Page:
- Reviewed: 18 October 2017, 09:30 NZDT
- Still current at: 22 September 2018
Do not travel
Do not travel within 30 kilometres of the border regions with Libya, Mali, Mauritania, Niger and Tunisia due to a heightened threat from terrorism and kidnapping.
Avoid non-essential travel
Avoid non-essential travel to the mountainous region of Kabylia and the wilayas (provinces) of Annaba, Béchar, Biskra, El Bayadh, El Taref, Jijel, Khenchela, Laghouat, Skikda, Souk Ahras due to the threat of terrorism, banditry and kidnapping.
Exercise increased caution
Exercise increased caution elsewhere in Algeria, due to the potential for civil unrest and the threat of terrorism.View Larger Map Close/Open map
There is a high threat from terrorism in Algeria. We continue to receive information that terrorists aspire to conduct attacks in Algeria. While the threat is greatest in remote mountainous regions and rural areas, attacks can occur indiscriminately anywhere, at any time.
In recent years, there have been several attacks against Algerian government interests and security forces. On 31 August 2017, two police officers were killed in a suicide attack in Tiaret. On 26 February 2017, two police officers were injured in an attempted suicide attack in central Constantine. On 28 October 2016, a police officer was killed, also in Constantine.
Al Qaeda in the Islamic Maghreb (AQIM) and similar groups have signalled an intent to target foreigners and Western interests. There have been attacks in recent years on foreign oil and gas operations in the Sahara resulting in foreigners being taken hostage and killed. Further attacks are possible.
New Zealanders in Algeria are advised to maintain a high degree of personal security awareness at all times, keep a low profile and stay alert to local developments. We recommend adhering to any restrictions and instructions issued by the local authorities.
There is a risk of kidnapping outside of the main cities, particularly in the Kabylie region in north east Algeria, border areas in the south and east and remote regions in the Sahara. Foreigners have been taken hostage, and in some cases executed. Further kidnappings are possible.
We strongly advise against unnecessary travel to remote areas and against all travel to the border regions near Libya, Mali, Mauritania, Niger and Tunisia due to the heightened risk of kidnapping. New Zealanders in Algeria are advised to seek professional security advice before travelling to areas of particular risk and ensure appropriate personal security protection measures are in place.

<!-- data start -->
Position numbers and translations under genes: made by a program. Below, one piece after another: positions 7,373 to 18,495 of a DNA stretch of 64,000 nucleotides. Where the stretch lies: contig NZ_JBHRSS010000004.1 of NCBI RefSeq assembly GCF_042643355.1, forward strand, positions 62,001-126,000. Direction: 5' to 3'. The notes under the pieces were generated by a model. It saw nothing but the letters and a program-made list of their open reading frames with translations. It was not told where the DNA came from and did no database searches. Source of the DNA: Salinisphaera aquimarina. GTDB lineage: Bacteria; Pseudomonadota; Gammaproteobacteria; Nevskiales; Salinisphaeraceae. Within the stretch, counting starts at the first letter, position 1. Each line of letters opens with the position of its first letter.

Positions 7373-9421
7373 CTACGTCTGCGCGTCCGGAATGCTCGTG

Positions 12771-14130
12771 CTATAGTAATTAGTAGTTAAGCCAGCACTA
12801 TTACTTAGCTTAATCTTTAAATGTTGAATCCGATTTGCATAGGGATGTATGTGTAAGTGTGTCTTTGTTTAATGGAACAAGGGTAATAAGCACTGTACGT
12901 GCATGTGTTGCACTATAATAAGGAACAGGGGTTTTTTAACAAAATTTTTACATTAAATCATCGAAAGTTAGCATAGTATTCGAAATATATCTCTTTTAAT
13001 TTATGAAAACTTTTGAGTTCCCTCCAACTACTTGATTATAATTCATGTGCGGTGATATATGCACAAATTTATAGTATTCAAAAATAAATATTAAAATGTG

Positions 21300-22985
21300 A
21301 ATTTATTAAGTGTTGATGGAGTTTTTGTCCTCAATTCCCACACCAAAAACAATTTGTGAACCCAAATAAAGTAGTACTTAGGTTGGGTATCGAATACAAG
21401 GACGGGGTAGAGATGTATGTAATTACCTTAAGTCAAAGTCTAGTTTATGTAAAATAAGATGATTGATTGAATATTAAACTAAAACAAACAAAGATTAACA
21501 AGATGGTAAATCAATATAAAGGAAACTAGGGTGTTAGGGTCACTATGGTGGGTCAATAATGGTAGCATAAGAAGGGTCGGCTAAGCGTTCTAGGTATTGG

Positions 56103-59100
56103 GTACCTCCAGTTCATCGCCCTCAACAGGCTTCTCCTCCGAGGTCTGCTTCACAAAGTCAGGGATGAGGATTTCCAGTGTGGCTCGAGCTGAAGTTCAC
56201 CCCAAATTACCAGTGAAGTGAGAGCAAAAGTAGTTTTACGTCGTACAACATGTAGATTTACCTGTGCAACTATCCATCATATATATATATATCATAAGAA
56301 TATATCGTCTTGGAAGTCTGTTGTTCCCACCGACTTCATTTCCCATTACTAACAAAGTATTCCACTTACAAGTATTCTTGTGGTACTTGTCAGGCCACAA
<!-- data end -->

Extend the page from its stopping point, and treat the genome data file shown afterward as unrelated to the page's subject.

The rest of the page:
Civil unrest/political tension
Protests and demonstrations are a frequent occurrence and can be triggered by political developments and events in both Algeria and the wider region. While most political gatherings are peaceful, they have the potential to turn violent.
New Zealanders in Algeria are advised to avoid any political gatherings, protests and demonstrations. You should monitor the media to stay informed of local events which may affect your safety. If you are in an area affected by demonstrations or violence, you should leave the area if it is safe to do so or find a safe location, remain indoors and follow the advice of local authorities.
New Zealanders in Algeria should ensure they put in place appropriate personal security protection measures. If travelling independently it is advisable to notify the Algerian Ministry of Foreign Affairs or local authorities for advice on security arrangements. Hotels should be able to help with contacting local authorities. We advise that you should accept any security escort you’re offered and co-operate with authorities.
New Zealanders travelling in Algeria should avoid travelling outside the major cities by road, due to security concerns, particularly at night when there is a heightened risk. Where possible, travel should be by air and accommodation should be prearranged and at a place where a high level of security is provided. Authorities will want to know your travel plans when travelling outside major cities and may assign police to protect you. Take particular caution after dark.
The crime rate in Algeria is moderate. Street crime is prevalent in Algeria and foreigners may be specifically targeted due to their perceived wealth. Bag-snatchings, muggings and theft from hotel rooms and cars are common in larger cities.
New Zealanders are advised to exercise particular vigilance in crowded or public areas. Avoid showing signs of affluence and keep personal belongings secure at all times. Avoid walking alone at night, as risks increase after dark.
General travel advice
New Zealanders are advised to respect religious and social traditions in Algeria to avoid offending local sensitivities. Modesty and discretion should be exercised in both dress and behaviour.
Homosexuality is illegal in Algeria and convictions can result in prison sentences.
New Zealanders travelling or living in Algeria should have a comprehensive travel insurance policy in place that includes provision for medical evacuation by air.
New Zealanders in Algeria are strongly encouraged to register their details with the Ministry of Foreign Affairs and Trade.
The New Zealand Embassy Cairo, Egypt is accredited to Algeria
Street Address 8th floor, North Tower, Nile City building, Corniche El Nil, Ramlet Beaulac, Cairo, Egypt Telephone +202 2461 6000 Fax +202 2461 6099 Email firstname.lastname@example.org Web Site http://www.mfat.govt.nz/egypt Hours Sun-Thur 0900-1500 hrs Note In an emergency or if you require urgent assistance, please call the Embassy on +202 2461 6000. Outside of business hours you will be redirected to an after-hours duty service.
See our regional advice for Africa
Accredited New Zealand Embassy Egypt
8th floor, North Tower, Nile City building, Corniche El Nil, Ramlet Beaulac, Cairo, Egypt
Telephone: +202 2461 6000
Fax: +202 2461 6099
Hours: Sun-Thur 0900-1500 hrs